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Old 07-07-2007, 10:40 PM  
jwar
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Default GFI Tripping and troubleshooting

One of my kitchen gfi circuits just started tripping. I have power to the GFI outlet, but it won't reset unless I unwire the electrical ground on the load end. I've unplugged everything I can think of that is down stream from the GFI, but it still trips. I also tried a new GFI outlet. Right now I have bypassed the GFI and just wired the incoming and outgoing wires together. The circuit breaker isn't tripping, and all the downstream outlets read as correctly wired according to my socket tester. SO: How do I troubleshoot this? Is there a tool that I can work down the load path to see where the problem is? My next thought is to install a GFI in each outlet to see how far I get before it start tripping. But that sounds like a real pain.



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Old 07-08-2007, 09:37 PM  
Square Eye
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When some electricians peel back the sheath on romex wire, they are not very careful. The black or white insulation can end up with nicks that can arc occasionally. The thing about arcing is that it gets worse over time as the insulation burns away or melts. This arcing can blow a GFI circuit quickly. So that's what I generally search for after replacing the old unit. No meter can measure the arc. It's typically never noticed until you hit an on switch somewhere in the circuit.
Other potential problems, a ground wire crammed into a box that's close enough to a hot wire lug to have the same arcing effect.
Trip the breaker and pull one device at a time out of it's box starting at the GFI and carefully inspect everything. After all boxes are opened and the devices pulled out. You can remove them one at a time and ohm meter each wire to ground in each box and black to white. There is a possibility that there could be a bad device in the circuit or a problem with a wire between boxes. If you don't find anything, wire them back one at a time starting at the GFI. Plug something typical in like a toaster and turn it on. If after a minute, the GFI does not trip, turn the breaker off and re-install the next device. Repeat until it trips again.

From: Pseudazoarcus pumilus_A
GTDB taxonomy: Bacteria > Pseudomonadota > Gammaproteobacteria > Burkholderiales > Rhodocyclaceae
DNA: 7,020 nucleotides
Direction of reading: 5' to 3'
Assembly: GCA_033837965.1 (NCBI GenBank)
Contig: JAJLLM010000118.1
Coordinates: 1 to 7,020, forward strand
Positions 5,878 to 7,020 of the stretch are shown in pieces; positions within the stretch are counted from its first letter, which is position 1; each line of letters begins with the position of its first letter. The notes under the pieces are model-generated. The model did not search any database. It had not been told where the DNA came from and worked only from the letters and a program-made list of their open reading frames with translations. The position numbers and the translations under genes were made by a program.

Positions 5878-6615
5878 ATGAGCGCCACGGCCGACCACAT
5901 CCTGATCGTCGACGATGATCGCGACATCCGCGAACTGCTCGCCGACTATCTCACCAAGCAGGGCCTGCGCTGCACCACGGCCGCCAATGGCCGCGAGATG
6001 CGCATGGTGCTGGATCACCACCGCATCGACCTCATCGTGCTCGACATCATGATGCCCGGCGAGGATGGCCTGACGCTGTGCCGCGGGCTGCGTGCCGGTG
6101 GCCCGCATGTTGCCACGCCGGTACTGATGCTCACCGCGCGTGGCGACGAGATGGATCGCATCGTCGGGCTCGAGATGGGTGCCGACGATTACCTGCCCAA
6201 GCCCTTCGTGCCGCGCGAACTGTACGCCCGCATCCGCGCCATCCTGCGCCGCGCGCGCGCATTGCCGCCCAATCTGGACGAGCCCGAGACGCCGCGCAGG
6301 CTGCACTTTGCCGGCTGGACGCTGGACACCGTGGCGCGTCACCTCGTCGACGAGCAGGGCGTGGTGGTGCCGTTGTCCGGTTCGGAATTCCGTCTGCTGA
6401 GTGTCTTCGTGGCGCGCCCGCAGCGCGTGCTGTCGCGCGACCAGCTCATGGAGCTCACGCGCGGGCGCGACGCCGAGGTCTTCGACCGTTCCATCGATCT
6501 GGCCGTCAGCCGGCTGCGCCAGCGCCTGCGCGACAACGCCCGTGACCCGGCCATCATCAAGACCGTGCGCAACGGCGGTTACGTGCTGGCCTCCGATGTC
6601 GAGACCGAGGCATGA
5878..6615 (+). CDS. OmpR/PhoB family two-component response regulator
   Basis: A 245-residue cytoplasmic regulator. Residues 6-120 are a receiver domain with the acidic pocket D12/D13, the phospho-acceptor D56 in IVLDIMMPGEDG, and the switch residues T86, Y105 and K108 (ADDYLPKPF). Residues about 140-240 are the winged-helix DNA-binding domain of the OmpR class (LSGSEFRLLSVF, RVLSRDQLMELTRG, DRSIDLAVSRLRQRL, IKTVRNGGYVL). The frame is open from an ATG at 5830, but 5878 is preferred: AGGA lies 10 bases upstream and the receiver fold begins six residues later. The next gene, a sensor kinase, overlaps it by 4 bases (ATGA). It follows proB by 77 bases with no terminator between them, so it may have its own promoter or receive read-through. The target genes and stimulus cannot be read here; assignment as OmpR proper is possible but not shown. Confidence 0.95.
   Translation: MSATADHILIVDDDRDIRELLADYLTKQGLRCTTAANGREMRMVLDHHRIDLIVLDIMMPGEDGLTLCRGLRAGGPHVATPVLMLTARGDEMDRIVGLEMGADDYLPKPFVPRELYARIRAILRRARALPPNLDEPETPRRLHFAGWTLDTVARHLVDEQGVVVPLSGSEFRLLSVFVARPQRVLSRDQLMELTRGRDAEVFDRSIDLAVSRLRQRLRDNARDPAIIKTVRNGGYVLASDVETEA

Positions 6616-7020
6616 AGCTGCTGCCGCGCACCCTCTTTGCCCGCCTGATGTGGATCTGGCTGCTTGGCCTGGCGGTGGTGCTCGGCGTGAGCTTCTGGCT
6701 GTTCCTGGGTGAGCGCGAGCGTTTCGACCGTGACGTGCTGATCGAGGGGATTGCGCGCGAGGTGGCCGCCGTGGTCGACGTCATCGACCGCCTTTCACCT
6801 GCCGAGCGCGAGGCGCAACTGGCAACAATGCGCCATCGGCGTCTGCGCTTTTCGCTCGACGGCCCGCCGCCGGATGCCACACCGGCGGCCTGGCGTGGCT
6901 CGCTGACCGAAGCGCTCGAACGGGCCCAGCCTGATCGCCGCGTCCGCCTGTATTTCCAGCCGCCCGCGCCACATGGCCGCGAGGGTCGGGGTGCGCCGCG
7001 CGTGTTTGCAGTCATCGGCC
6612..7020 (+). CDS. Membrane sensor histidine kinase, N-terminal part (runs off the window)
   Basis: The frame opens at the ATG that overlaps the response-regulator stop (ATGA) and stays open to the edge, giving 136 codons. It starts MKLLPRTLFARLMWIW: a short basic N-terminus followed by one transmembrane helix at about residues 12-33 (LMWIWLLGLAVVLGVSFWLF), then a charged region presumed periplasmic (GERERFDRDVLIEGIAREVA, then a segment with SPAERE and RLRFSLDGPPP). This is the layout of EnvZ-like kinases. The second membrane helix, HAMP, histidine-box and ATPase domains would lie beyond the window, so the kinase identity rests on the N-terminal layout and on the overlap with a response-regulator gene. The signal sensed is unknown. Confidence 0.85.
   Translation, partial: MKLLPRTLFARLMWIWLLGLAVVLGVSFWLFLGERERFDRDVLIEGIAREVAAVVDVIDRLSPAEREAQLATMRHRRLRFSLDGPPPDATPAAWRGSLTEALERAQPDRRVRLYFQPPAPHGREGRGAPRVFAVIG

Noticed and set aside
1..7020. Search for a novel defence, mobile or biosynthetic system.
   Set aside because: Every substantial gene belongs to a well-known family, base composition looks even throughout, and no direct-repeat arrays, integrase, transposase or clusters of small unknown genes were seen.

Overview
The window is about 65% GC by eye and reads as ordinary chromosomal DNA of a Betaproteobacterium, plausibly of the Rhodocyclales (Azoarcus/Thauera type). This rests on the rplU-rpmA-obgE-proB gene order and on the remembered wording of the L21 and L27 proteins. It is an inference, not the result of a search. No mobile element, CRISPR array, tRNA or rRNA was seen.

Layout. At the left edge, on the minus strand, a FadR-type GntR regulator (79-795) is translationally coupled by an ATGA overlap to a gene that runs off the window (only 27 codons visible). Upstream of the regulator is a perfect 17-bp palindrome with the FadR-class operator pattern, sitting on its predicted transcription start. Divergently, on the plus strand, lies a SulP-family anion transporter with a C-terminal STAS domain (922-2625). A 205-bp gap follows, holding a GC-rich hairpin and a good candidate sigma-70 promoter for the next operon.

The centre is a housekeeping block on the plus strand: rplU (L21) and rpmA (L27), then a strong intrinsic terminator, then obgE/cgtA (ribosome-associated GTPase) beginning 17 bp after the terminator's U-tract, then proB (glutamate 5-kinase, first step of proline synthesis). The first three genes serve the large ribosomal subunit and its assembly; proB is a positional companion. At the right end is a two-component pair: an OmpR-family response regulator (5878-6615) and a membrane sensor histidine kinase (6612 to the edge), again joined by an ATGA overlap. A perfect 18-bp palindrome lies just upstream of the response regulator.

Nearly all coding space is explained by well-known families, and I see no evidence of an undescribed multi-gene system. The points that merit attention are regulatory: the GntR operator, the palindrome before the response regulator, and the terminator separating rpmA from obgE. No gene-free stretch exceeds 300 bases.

Let us know if it still trips and you can't find a problem. There were certain manufacturers having a hard time with the GFIs tripping a few years ago. Those GFIs should not be available now though.
What brand is your GFI?



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Old 07-09-2007, 12:32 AM  
jwar
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Default Thanks "I" sq.

I do have some tight boxes. Tried to shove the grounds in firts and deepest, but, I'll try pulling them one by one and see where the problem ends. Arigato

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Old 07-12-2007, 10:57 AM  
liteaswitch
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Some GFI triggering maybe caused by INDUCTIVE loads or static discharge
Inductive load false triggering would activate only when the switch was turned on or turned off (which would typically be attached to a device with a Motor/Fan ) If this is the case then check out www.liteaswitch.com.
If you have a STATIC issue then the device (which is unusual) maybe triggering when your STATIC elevated Body discharges into the connected appliance. to confirm this simply slide/rub across your carpet while apppliance is running and then touch appliance and see if it triggers GFI. Try this 3-4 time if you suspect this type of mechanism. If none of this things seem to profile your situation then
YOU MOST LIKELY HAVE A WIRING PROBLEM and need to closely look at your wiring, and /or connected appliances

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Old 02-08-2008, 09:14 AM  
maine845
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If you are comfortable with a screwdriver, and a volt/ohm meter, find out what outlets are on the circuit, turn the breaker off. Pull all of the outlets out of the boxes. Disconnect the black and whites from the GFCI outlet. Using the continuity setting on your electrical test meter, see if there is any "continuity" between the bare ground and any white or black conductor. If you get "continuity" I'd recommend that you remove the outlets black and white wires and do the same scenario. It is possible that the bare wire is touching or coming in contact with the white wire with in the device box. If the bare was coming in contact with a black wire, the circuit would trip. What nobody has advised you about is how a GFCI device works. Think of it as a sink if your faucet fills the sink up with a gallon of water, the drain should see a gallon leaving. This works the same way with electricity. The current has to enter the circuit and leave the circuit equally. If some current "leaks" to ground, there is an imbalance in the circuit and the GFCI device is doing it's job correctly by tripping.



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